Baja talks carport design from coast to coast

In this special edition of Contractors Corner, solar manufacturer Baja Carports talks about design considerations for solar carports across the country, and battery integration plans on the horizon. Below is a portion of the company’s Solar Spotlight podcast with Solar Power World, but be sure to listen to the full episode here or on your favorite podcast app for an inside look at carport design and timelines.

What are the different carport models Baja offers?

Baja offers a variety of steel canopies to fit any particular project location and work scope needs. We have basically three kind of structures we can do — light gauge high tensile steel, which is your most cost-effective way of building a carport; three-plate system, which is kind of between the structural steel and the light gauge; and then of course we’ve got structural steel.

Everything we do is prefabricated steel, so out of those three types of structures, semi-cantilevered, which means the column is about where the door hinge is, is probably our most cost-effective product.

What goes into designing each solar carport system?

You have to worry about the location where it is, because you’re going to be affected by live load, wind load, snow load, seismic and clear height.

To get a really accurate bid, a soils report would be certainly helpful. Our structures are designed with a pure design embedded column as our primary design. We could also do raised foundation with base plates and anchors, it’s just a matter of preference with our customers.

What does a carport look like in Maine vs. in California?

In Maine, you’re going to have pretty substantial snow loads, so it’s probably going to have to be structural steel. On the East Coast, generally speaking, we don’t use poured-in-place footing. On the West Coast, we do pretty much everything poured-in-place, where on the East Coast, we use raised footings.

On the West Coast, you have a lot more seismic than you do on the East. On the East Coast, you have other issues on degree of pitch and what are you going to do with the snow — are you going to use snow guards, etc.

What is a typical timeline for solar carport design and installation?

Steel pricing is going up monthly, sometimes weekly. Production schedules are all over the board depending upon what kind of model you want and where it’s going. Steel manufacturers are running out of steel, there are shortages. Most of the manufacturers right now that we deal with are running from eight to 12 weeks, so after we do the plans and calc, it could take eight to 12 weeks to get the material from the time you place it to get it on the job site and if there’s a shortage, it’s indeterminable.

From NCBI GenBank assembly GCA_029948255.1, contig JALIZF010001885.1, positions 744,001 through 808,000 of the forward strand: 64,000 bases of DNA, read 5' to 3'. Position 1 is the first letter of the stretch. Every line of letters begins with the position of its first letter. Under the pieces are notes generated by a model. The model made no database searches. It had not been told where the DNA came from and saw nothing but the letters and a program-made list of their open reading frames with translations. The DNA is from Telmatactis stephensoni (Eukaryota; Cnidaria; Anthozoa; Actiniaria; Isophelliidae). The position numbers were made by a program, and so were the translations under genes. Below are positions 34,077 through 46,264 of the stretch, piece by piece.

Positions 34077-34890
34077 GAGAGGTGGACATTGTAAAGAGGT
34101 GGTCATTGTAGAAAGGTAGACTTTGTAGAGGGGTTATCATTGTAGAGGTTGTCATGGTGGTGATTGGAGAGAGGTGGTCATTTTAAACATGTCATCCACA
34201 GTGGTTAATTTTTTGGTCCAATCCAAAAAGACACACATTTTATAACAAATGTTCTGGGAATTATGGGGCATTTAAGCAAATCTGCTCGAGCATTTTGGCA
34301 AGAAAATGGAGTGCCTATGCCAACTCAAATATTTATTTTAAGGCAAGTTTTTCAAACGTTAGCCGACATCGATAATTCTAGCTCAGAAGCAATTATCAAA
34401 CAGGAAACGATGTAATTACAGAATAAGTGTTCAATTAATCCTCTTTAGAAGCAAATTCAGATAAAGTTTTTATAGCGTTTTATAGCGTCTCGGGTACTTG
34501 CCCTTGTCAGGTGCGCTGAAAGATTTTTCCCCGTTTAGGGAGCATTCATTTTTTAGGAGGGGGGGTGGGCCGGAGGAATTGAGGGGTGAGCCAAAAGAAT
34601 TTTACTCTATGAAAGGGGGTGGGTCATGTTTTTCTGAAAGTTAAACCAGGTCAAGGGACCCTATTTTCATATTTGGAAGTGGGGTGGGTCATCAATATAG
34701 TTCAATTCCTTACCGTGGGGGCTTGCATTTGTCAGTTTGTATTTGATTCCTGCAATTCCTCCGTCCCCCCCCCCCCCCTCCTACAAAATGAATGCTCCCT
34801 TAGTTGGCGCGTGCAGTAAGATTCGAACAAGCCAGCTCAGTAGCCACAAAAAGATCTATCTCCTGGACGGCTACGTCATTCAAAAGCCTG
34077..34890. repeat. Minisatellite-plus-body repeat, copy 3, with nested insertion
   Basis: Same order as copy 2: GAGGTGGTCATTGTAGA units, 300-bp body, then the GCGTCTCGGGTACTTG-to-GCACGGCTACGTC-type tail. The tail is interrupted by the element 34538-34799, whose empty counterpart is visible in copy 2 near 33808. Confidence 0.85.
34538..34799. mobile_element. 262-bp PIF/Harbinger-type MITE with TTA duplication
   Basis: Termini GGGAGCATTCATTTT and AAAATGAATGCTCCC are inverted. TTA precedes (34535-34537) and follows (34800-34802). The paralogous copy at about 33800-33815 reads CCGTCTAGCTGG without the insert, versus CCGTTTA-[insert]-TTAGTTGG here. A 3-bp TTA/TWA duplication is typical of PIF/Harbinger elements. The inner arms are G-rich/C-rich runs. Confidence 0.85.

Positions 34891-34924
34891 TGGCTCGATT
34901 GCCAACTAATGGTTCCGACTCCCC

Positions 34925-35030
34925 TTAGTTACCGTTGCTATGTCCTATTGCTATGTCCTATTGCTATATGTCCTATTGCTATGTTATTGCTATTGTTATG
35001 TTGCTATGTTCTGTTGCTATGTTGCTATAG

If you want a carport in four or five months, you better give us an order right now for two reasons: One is you want to have the steel on the site so it doesn’t hold up your project. The second reason is some suppliers are raising their prices 6-7% every month.

How are Baja systems incorporating batteries as storage technology is becoming more desirable and affordable?

We’re currently working on a large solar RV and boat storage facility that is around 7 MW that we will basically sell back to the utility, because there is a requirement now in California that the utilities are looking for power production that they can immediately receive the power for. So that opens up possible PPAs and some feed-in tariffs at a fairly good price.

That’s a perfect way to use batteries. Especially on such a large roof area, it really makes it easy, and with the two basically profit centers, it makes it very lucrative and a great business model.

We’re also working with some battery companies trying to figure out how to integrate the batteries within the carport itself. Our light gauge carport has pretty big areas inside the columns and the beams that you can actually put the batteries in there.

This podcast is sponsored by Baja Carports